Asni: Multimedia Art & Design
South Island Photo Album - part I
- In this newsletter:
- *** Website progress report
- *** Upcoming events
- *** Current projects
- *** South Island photo album
I hope you have all had a good start into the new year – I certainly did. I've been using the quiet time over the holidays to put down some solid groundwork for my new web design business. It is actually really nice to be here in the city at this time of year, when everyone else is away. And then there are all those free concerts going on! I listened to The Woolshed Sessions featuring my collaborator Alistair Fraser the other day at the Botanical Gardens, it was fantastic - almost as good as being on stage myself! Well, no, actually - better. :D
I haven’t been stressing too much, either – to take it easy and see just how much (or how little… sigh) work I can get done in a day while still having a life, eating and sleeping properly and staying on top of the housework and garden, being able to pick up a book and read, or watch a movie sometimes, and seeing some people occasionally, is very much part of the project. I have a tendency to try to achieve at least twice as much as a person without superpowers can reasonably hope to achieve in a day, and hence I suffer from a continuous low level sense of frustration on account of running behind with my lofty plans for the future. Freelance syndrome, I guess - the kind of thing your doctor tells you isn’t good for you. But I don’t actually need a doctor to tell me that.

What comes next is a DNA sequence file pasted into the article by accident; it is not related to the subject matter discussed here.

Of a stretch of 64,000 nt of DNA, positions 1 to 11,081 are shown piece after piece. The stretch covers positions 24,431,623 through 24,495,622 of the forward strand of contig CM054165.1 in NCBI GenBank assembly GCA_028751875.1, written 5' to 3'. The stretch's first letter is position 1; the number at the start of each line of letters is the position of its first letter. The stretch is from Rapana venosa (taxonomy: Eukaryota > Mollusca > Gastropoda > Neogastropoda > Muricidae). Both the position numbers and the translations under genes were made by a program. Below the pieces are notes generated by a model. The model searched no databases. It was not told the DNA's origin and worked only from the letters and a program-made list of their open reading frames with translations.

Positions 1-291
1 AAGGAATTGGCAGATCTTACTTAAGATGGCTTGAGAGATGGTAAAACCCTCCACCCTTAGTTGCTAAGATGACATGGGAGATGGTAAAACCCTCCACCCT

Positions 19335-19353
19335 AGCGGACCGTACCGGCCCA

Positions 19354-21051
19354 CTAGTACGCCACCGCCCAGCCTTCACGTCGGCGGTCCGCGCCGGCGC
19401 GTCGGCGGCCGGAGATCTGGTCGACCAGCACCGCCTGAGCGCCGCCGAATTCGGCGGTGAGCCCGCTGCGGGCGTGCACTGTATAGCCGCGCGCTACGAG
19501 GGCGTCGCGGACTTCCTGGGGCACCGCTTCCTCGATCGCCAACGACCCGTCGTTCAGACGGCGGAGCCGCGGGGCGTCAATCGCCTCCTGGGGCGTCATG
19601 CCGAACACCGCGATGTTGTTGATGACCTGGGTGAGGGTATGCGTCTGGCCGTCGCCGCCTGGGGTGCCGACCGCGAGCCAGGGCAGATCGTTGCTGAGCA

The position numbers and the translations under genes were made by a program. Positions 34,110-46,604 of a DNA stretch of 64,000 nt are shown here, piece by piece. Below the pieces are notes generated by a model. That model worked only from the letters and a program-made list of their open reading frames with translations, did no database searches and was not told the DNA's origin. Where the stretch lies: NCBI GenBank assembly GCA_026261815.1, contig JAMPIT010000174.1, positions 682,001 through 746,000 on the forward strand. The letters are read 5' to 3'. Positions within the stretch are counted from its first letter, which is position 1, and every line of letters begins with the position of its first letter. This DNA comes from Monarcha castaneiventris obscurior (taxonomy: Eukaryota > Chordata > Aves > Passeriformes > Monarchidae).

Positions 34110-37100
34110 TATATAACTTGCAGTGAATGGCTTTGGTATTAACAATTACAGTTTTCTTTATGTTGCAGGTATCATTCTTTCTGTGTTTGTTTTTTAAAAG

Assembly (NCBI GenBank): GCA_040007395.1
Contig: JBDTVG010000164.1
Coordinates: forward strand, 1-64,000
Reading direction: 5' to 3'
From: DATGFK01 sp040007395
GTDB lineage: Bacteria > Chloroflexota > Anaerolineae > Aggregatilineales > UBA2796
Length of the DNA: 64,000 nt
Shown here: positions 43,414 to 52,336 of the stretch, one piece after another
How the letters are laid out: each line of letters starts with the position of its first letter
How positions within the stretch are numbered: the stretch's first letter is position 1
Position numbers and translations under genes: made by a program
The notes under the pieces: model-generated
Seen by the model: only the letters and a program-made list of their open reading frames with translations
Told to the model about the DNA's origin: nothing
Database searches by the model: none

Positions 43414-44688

So I won’t even apologize for the fact that I still haven’t gotten round to putting up all those galleries on my website which I’ve been promising since September. I was rather hoping I could present the photos from my trip down South in a new, fancy, database driven, searchable, fully automated gallery by now –
But it takes time. I am currently working my way steadily through the 700 pages cram full of really useful information that is David Power’s "The Essential Guide to Dreamweaver CS3 with CSS, Ajax, and PHP", and when I’ll be done with that, I’ll know what I need to know to build some really smart and functional websites – not just good looking ones! And what I can’t find in the book I’ll find on the internet, bless the Open Source community and all those helpful geeks out there. Let’s just say, in the multimedia course I did last year we covered, approximately, chapters one, two and five… of twenty. We did learn a few other things as well, of course, but as far as web design goes, it was a bit basic.